Some comments from Shiekh Muhammad Amin Evans of the Britslam Partnership regarding a few issues that came up during the AOBM / NUPSA conference, United for Pakistan held on Monday at Portcullis House in Westminster. The Association of British Muslims will shortly be releasing an official statement.
At AoBM’s conference ‘United for Pakistan?’, in the House of Commons yesterday, Deputy High Commissioner Asif Durrani stated that the most common experience of crime for Pakistanis is that perpetrated by near relatives. While this would be a poor reason for not dealing with the extremism, torture and extra-judicial killings that have disabled Pakistan’s society and marred its international reputation it is a valid observation that endorses my own work experience, sharing and implementing shari’ah rulings, of many Pakistani, although not exclusively, families. A functional family unit is the essential building-block of a wholesome society and it is clear that where dysfunctional families abound social order suffers. Even where families are apparently stable the customary use of force and torture are injustices that spread from the shelter of the home to undermine a nation’s social and humanitarian values.
The Islamic model of the family is a structure built with rights, duties and obligations applied to and respected by all its members. It is the nature of this structure that human dignity and status are not merely recognised but also enhanced. Even a servant may become a member of such a household. However, all too often rights and duties are applied selectively and obligations are held to be duties to serve the needs of a rigidly unjust patriarchal family structure dominated by a male-gaze.
Male and female heads of families feel entitled to excessively misuse the limited Islamic right to use corporal punishment, conceived to deter immoral behaviour, as a means to enforce their own sense of importance and interests upon weaker or vulnerable relatives. Children are brainwashed and brow-beaten into believing that such hierarchical and gender based injustice is ‘Islamic’ and acceptable. Thus, in extreme cases, as adults they are coerced into unsuitable marriages, or to maintain loveless or violent marriages, inheritance rights are voided, inter-sibling violence erupts, self-respect is destroyed and with it the respect for law and humanity. Although, these are extreme cases the belief culture that relies upon misinterpretations of Islamic texts and false honour values to spawn them is all too common.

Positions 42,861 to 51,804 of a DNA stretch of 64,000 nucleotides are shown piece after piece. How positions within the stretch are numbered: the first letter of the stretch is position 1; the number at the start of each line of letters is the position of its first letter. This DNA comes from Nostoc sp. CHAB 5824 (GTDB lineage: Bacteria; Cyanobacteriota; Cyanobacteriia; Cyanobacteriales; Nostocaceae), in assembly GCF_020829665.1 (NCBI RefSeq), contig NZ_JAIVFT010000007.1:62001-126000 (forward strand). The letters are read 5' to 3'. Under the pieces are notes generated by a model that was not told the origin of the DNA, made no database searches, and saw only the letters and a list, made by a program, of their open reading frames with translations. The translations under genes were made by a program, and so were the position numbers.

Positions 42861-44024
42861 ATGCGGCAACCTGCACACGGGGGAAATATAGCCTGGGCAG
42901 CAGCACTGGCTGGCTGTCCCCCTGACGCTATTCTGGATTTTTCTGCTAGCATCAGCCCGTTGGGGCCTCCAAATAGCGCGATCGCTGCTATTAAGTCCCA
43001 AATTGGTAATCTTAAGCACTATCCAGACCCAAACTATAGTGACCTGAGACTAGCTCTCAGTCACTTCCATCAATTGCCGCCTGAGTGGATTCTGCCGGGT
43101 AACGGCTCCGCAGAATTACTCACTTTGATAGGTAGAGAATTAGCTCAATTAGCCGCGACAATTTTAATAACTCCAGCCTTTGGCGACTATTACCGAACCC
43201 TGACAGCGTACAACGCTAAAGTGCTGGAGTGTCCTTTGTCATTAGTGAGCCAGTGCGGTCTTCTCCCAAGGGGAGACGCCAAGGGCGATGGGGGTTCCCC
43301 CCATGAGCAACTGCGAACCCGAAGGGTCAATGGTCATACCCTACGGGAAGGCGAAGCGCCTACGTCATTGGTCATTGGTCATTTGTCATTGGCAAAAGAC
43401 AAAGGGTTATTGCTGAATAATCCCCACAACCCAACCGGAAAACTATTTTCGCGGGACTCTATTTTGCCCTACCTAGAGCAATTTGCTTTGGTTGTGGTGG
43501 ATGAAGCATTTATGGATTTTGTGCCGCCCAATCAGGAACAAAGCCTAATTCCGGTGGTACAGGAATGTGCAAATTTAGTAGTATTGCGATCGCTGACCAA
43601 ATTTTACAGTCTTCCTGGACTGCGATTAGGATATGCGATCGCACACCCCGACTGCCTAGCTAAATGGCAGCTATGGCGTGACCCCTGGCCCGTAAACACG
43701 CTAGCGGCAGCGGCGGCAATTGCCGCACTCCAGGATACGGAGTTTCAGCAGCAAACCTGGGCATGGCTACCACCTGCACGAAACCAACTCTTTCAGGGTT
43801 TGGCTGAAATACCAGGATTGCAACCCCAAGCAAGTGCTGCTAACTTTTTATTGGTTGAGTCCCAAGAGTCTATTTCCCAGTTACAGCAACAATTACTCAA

Parents and elder relatives do not have the right to be obeyed absolutely. Parents do have the right to be respected and not treated rudely but this does not extend to their bad guidance being followed or their wrong deeds being praiseworthy. Muslim children should remember that on the last of days they will be called upon to give evidence against themselves and their loved ones. It is our belief that if they have aided and enabled their parents to do wrong, they will all be accountable before a Judge who sees through the cloaks of lies and false honour.
The aim of the conference was to see how British Muslims might help and support our brothers and sisters in and from Pakistan. While we can, and should, talk about a fairer and more prosperous economy to promote peaceful and law-abiding societies free from the threats of corruption and terrorism there is little that we can do as voluntary organisations or as individuals to implement such sound advice. Where we can have an immediate and important effect is in our homes and neighbourhoods by conducting our family affairs according to moral Islamic principles rather than feudal customs, expecting this of our friends and demanding that our governments, like good parents, do the same.